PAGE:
Patients with DM fulfilled the European League against Rheumatism/American College of Rheumatology (EULAR/ACR 2017) classification criteria for SAMs . Definition of ASS was based on the study of Connors et al. .
Patients with clinical and laboratory disease activity, overlapped syndromes, diabetes mellitus, uncontrolled systemic arterial hypertension, or cardiac insufficiency were excluded, as were patients using lipid-lowering agent or prednisone at doses of ≥0.25 mg/kg/day in the last 3 consecutive months.
The following data were obtained from the patients:
1) Demographic data: current age, gender and body mass index (BMI) (kg/m2).
2) Laboratory data: creatine phosphokinase (CPK), aspartate aminotransferase (AST), alanine aminotransferase (ALT), lactic dehydrogenase (LDH), analyzed using automated kinetic method.
3) Disease parameters: disease duration and current disease status assessed using the International Myositis Assessment & Clinical Studies Group (IMACS) set scores: Manual Muscle Testing (MMT)-8, Myositis Disease Activity Assessment Visual Analogue Scales (MYOACT), global assessment of disease by physician and patient through the Visual Analogue Scales (VAS), Health Assessment Questionnaire (HAQ), and serum levels of the muscle enzymes  - .
4) Treatment: current treatments, including glucocorticoid and immunosuppressive drugs.
5) Comorbidities: systemic arterial hypertension and dyslipidemia: total cholesterol > 200 mg/dL, high density lipoprotein (HDL)-cholesterol < 40 mg/dL and/or low density lipoprotein (LDL)-cholesterol > 130 mg/dL .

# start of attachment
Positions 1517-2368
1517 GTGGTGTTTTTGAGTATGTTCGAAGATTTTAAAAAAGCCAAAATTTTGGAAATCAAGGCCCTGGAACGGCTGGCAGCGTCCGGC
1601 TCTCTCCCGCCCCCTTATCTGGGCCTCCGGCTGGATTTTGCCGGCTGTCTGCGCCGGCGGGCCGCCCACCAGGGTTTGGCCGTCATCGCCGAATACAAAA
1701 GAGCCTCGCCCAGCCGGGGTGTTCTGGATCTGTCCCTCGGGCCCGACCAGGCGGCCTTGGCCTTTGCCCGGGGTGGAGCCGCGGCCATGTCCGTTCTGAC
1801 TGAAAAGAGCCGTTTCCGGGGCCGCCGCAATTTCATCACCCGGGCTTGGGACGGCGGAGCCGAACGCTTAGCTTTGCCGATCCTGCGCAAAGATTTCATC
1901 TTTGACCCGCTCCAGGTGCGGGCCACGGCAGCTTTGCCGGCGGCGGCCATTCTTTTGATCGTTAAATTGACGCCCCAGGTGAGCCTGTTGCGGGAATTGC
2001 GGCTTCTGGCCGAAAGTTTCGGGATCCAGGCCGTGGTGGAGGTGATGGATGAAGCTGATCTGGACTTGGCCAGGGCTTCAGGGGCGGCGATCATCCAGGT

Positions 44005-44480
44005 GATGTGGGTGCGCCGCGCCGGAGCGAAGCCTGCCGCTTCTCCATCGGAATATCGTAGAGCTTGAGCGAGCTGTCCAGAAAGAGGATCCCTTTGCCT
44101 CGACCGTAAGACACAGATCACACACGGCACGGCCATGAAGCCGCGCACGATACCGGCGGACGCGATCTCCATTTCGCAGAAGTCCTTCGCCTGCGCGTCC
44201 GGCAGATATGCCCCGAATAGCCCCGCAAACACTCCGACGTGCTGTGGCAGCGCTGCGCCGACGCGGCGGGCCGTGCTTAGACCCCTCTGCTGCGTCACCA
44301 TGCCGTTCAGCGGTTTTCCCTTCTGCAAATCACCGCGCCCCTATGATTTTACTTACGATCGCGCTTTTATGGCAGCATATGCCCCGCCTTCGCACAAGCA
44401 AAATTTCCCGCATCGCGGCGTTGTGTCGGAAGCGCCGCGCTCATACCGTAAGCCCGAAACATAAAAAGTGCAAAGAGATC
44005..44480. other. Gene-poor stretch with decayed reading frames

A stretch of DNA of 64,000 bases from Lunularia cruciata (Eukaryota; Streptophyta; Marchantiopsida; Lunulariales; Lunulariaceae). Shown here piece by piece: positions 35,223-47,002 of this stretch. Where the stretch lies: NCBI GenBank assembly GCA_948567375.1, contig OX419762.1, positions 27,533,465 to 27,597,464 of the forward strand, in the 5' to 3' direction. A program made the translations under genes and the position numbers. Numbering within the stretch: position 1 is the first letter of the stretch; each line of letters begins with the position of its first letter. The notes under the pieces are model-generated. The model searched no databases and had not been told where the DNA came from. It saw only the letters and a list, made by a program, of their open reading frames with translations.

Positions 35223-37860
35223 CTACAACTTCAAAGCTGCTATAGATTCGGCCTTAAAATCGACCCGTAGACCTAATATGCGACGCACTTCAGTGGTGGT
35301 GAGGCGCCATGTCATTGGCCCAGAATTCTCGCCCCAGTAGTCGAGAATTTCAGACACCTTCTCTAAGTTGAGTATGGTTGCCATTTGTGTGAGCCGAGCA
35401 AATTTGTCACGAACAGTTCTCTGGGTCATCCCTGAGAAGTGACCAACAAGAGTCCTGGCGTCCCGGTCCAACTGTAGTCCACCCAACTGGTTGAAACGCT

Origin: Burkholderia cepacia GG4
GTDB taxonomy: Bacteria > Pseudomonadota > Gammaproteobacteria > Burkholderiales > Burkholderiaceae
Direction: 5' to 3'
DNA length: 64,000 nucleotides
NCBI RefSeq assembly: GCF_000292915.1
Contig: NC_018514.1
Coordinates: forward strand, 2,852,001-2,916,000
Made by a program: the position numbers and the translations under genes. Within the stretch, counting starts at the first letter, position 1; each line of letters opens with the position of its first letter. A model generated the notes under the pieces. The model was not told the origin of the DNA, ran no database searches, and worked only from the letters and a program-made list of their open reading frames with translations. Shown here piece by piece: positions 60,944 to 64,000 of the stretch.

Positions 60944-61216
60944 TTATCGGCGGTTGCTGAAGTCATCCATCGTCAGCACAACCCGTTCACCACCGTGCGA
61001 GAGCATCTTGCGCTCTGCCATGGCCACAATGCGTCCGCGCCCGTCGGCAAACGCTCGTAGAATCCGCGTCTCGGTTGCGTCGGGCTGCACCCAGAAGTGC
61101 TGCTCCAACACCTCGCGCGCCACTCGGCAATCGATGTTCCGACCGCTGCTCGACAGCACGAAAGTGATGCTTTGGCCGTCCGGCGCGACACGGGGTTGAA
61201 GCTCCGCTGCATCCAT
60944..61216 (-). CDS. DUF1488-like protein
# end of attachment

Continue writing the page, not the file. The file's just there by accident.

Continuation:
6) Endothelial function assessment: The test was performed in the morning, after the patients had fasted for 8 hours. They were tested and on the right arm. The patients were instructed to remain fasting and without vasoactive medications for 12 h before evaluation. The environment of the examination was silent, with low luminosity and maintained temperature between 20˚C and 25˚C. Images of the right brachial artery located 7 cm above the medial humeral epicondyle were recorded for measurements of blood flow velocity and arterial resting diameter. For FMD (endothelium-dependent) register, a sphygmomanometer was placed on the forearm and inflated to a pressure of at least 50 mmHg above systemic pressure for 5 min, inducing reactive hyperemia maneuver. Images were captured during 3 min after cuff release. The diameter of the artery was through ultrasound equipment (Sequoia Echocardiography System®, version 6.0, Siemens, CA, USA). The different phase of the examination was recorded on computer for later analysis. FMD% (endothelium-dependent) was calculated according to the formula below: FMD% = Diameter after hyperemia − Resting diameter × 100/Resting diameter. Moreover, four healthy subjects were recruited to measure inter-observer reproducibility, which were evaluated at different times of the day by the same evaluator.